Peter Hayes: guitar, bass, vocals Robert Turner: guitar, bass, vocals Nick Jago: drums, percussion

The Black Rebel Motorcycle Club began in 1998. They are a San Francisco-based group who have been performing constantly since that time . The group's distinct sound is a mixture of hard rock and psychedelia. The introspective lyrics and inventive musicianship separate them from the noise of their contemporaries. Their debut record came out in April and has since become one of the most talked about records of the year.

The band has many noticeable influences including Bob Dylan, The Stones, Joy Division, Velvet Underground, as well as more recent bands such as Ride and The Stone Roses. The B.R.M.C. named themselves after Marlon Brando's motorcycle gang in the 1950 movie 'The Wild One'. Originally The group was originally named The Elements. Robert and Peter met in high school. It was there that they started writing and playing together making four-track recordings in their tiny garage.

They needed a drummer to complete the group. In 1998 they met drummer Nick Jago and began recording together. They recorded a full-length demo with no record label backing. In the summer of 1999 the band concentrated on Los Angeles, playing live relentlessly for the next six months and becoming one of the most talked about bands in LA. Their music is dark, heavy, and mesmerizing. I was able to talk to them on the phone while they were in Seattle. They are currently just starting a tour with Warlocks and Vue.

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AL: How did you first start the band?

Robert: I met Peter in high school and we were always talking about forming a band. We had played in a few bands before this. We had a few different names. We played in one band called Wave. There were several people involved. We had no songs. We would just show up with equipment and start playing. Some songs lasted thirty minutes. Peter and I always wanted to do more song based stuff.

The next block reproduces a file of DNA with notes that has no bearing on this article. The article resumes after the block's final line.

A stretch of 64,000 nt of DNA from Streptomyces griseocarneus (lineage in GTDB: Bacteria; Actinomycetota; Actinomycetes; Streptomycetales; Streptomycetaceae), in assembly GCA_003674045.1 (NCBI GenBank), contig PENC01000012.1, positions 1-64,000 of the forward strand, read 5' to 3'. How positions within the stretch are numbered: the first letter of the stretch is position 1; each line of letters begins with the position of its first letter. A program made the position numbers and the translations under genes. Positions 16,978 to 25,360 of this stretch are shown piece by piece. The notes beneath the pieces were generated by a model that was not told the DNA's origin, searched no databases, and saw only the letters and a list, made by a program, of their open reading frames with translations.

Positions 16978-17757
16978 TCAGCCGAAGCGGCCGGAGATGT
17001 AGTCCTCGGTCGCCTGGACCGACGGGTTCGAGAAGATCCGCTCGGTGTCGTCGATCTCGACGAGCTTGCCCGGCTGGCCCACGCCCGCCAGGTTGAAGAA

AL: You were involved with Brian Jonestown's Massacre. How did that happen?

Robert: Every musician seems to have been in that band at some point. We played with Anton for about a year. It was always temporary. When we met Nick Jago, we were able to quit these previous bands and concentrate on our own material. We recorded a demo. That was floating around for a while and people were quickly interested in what we were doing. People like The Dandy Warhols heard it. Soon, we were playing with them. They took a chance on us. We love playing live with other groups.

AL: Were you listening to some of the stuff that Anton of Brian Jonestown Massacre was into, like Spaceman 3 and Spiritualized?

Robert: I like those records. But Anton is a big music fan and he has moved on and is into new things. That time with Anton was really good and we played some really great shows. You'd have to catch up with him on his new ideas.

AL: When did you start recording the album?

Robert: We started with the demo. At the same time we were playing a ton of shows in Los Angeles and San Francisco. We developed very fast as a live act and we wrote a lot of songs. We were trying to make something happen and get the message out. We soon got a lot of attention from the record companies. It was good. We were able to do the music the way we wanted to. We produced the record ourselves because it felt right.

AL: You were talking before about Wave. Is there an improvisational aspect to the music of BRMC?